Part of the reason for stuff like Centering Prayer and Christian Meditation came about because after Vatican II devotional life collapsed in the Church and many people started looking to Hinduism and Buddhism. There was a cross pollenization and syncretism.




(05-02-2016, 01:16 PM)AugustineNYC Wrote: [ -> ]Does anyone here have an opinion that they could base on fact that it actually has a Christian origin? Or vice versa?  They keep bringing up Keating and Pennington but they just seem like New Age priests and not very convincing. Please correct me if necessary.

It is claimed that CP is derived from the 14th century classic "The Cloud of Unknowing".  "The Cloud" is definitely an orthodox source if indeed this is where CP comes from.  See:  http://www.contemplativeprayer.net

As an aside, I should have known better, but several months ago curiosity got the better of me and I attended a day-long workshop on CP held in a Novus Ordo parish.  The day-long workshop was centered on watching video(s) of Fr. Richard Rohr, who the leader of the group thought was a spiritual powerhouse.  For those not familiar with this individual, a quick Google search should tell you all you need to know.  I won't detract from him here.  I got what I deserved.  I had no business going to that meeting.  Lesson learned.  My first and last day of CP was the same day.

However, the church does have many rich sources of meditation and mystical teaching - think John of the Cross, Teresa of Avilla, Br. Lawrence of the Resurrection, Blessed Elizabeth of the Trinity, "The Cloud of Unknowing" etc.

I found the book "Into the Silent land" by Martin Laird to helpful to me in understanding the Christian tradition of meditation.  Laird is a NO Augustinian, but he uses all (from what I can tell) pre VII sources in his book.  This won't help you with CP per se, but it does make the case that meditation in various forms has existed in the church since the dos of the Desert Fathers. 
(05-02-2016, 07:24 PM)piusx1914 Wrote: [ -> ]
(05-02-2016, 01:16 PM)AugustineNYC Wrote: [ -> ]Does anyone here have an opinion that they could base on fact that it actually has a Christian origin? Or vice versa?  They keep bringing up Keating and Pennington but they just seem like New Age priests and not very convincing. Please correct me if necessary.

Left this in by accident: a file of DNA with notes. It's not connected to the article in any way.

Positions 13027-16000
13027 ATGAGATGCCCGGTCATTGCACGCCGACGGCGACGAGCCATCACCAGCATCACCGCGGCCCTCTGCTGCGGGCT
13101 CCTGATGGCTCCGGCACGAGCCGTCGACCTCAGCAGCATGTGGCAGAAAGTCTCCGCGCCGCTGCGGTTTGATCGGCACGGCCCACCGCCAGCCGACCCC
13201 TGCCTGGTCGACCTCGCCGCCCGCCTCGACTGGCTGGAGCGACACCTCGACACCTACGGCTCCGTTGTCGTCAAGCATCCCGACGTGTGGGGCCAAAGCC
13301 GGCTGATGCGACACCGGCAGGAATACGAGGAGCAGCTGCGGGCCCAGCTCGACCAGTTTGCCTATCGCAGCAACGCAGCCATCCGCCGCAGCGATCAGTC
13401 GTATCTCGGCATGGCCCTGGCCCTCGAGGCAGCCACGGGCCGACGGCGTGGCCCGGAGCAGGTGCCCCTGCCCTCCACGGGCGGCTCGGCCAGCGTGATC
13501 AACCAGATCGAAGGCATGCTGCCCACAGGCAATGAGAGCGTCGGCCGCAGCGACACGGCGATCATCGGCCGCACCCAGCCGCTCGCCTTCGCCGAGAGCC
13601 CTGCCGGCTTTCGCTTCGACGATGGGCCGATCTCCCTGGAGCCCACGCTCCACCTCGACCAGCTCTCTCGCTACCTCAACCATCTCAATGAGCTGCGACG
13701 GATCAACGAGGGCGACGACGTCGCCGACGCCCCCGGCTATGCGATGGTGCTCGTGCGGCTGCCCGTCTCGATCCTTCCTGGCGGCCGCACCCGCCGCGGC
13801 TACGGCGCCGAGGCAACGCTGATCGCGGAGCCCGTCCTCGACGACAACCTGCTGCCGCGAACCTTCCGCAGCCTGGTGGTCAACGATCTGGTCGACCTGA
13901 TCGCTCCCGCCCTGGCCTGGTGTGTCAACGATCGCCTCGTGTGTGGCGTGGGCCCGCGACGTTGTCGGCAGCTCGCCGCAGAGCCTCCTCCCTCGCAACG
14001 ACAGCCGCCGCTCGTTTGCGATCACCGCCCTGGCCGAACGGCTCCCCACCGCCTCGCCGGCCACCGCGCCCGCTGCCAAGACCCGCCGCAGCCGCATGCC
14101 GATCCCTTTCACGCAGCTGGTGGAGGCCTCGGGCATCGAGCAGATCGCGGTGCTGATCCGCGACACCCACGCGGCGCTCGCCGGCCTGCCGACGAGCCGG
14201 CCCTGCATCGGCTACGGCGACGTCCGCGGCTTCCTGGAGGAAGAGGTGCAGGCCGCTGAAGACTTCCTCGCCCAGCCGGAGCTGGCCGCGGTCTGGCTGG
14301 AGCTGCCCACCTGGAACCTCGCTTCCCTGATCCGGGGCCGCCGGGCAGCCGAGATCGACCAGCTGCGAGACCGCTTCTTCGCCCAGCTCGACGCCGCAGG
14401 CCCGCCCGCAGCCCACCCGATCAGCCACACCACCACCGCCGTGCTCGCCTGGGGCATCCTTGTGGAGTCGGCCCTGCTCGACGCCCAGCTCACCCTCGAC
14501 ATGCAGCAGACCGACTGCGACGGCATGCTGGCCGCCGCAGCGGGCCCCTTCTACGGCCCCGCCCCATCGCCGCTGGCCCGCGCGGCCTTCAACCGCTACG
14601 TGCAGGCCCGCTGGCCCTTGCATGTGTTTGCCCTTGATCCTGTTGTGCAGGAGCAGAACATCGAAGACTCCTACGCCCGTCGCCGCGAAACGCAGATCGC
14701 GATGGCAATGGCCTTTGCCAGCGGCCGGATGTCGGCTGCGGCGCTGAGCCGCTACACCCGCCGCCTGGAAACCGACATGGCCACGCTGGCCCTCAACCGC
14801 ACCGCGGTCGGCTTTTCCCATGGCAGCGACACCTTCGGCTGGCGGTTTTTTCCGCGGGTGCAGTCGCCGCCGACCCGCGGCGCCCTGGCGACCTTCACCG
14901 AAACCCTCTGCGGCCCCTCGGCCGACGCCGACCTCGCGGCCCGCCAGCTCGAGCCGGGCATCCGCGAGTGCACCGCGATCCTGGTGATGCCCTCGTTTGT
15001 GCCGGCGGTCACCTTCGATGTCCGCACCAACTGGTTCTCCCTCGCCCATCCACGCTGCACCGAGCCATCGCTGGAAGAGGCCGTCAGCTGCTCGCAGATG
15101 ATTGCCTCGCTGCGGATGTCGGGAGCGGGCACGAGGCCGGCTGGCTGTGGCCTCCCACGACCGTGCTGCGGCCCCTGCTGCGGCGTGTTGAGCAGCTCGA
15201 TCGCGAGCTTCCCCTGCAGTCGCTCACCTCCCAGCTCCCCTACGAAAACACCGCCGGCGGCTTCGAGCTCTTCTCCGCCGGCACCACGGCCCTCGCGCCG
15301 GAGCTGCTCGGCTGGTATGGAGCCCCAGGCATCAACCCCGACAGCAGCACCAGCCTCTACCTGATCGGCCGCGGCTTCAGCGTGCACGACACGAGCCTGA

It is claimed that CP is derived from the 14th century classic "The Cloud of Unknowing".  "The Cloud" is definitely an orthodox source if indeed this is where CP comes from.  See:  http://www.contemplativeprayer.net

As an aside, I should have known better, but several months ago curiosity got the better of me and I attended a day-long workshop on CP held in a Novus Ordo parish.  The day-long workshop was centered on watching video(s) of Fr. Richard Rohr, who the leader of the group thought was a spiritual powerhouse.  For those not familiar with this individual, a quick Google search should tell you all you need to know.  I won't detract from him here.  I got what I deserved.  I had no business going to that meeting.  Lesson learned.  My first and last day of CP was the same day.

However, the church does have many rich sources of meditation and mystical teaching - think John of the Cross, Teresa of Avilla, Br. Lawrence of the Resurrection, Blessed Elizabeth of the Trinity, "The Cloud of Unknowing" etc.

I found the book "Into the Silent land" by Martin Laird to helpful to me in understanding the Christian tradition of meditation.  Laird is a NO Augustinian, but he uses all (from what I can tell) pre VII sources in his book.  This won't help you with CP per se, but it does make the case that meditation in various forms has existed in the church since the dos of the Desert Fathers.

I will check out the Laird book. Right now I'm reading Pray Primer and possibly going right into Fire Within, both by Fr. Dubay.  I have heard about the Cloud of Unknowing but I have one issue with might actually be nothing: no one knows who wrote it. Have you read it? Does the unknown authorship bother you?

I too went to a cantering prayer workshop at a NO parish. The Deacons, there were two, were very good and they did not strike me as being intrinsically heretical. I think I have been very blessed or maybe just lucky in my NO parish dealings actually so who knows.
Nah.

I'm an OCDS, and the Order frowns on "centering prayer". When asked why, my local Provincial summed it up quite nicely: "Because it's not Catholic".


CP isn't prayer. It's eastern style meditation. Seriously, let's just call it what it is and be done with it.

It's also absolutely unnecessary. People who need more oomph out of their prayer lives should devote more time to studying St. Teresa of Avila and St. John of the Cross, instead of dragging in foreign elements.
(05-03-2016, 10:57 AM)AugustineNYC Wrote: [ -> ]I have heard about the Cloud of Unknowing but I have one issue with might actually be nothing: no one knows who wrote it. Have you read it? Does the unknown authorship bother you?

I've listened to the audio version from audible.com on my iPhone.  I just took it for what it is and didn't really think much about the unknown authorship.  If it was a more modern work I would have been more discriminating, but I figured the 14 century was before the Protestant revolt so I didn't concern myself with it.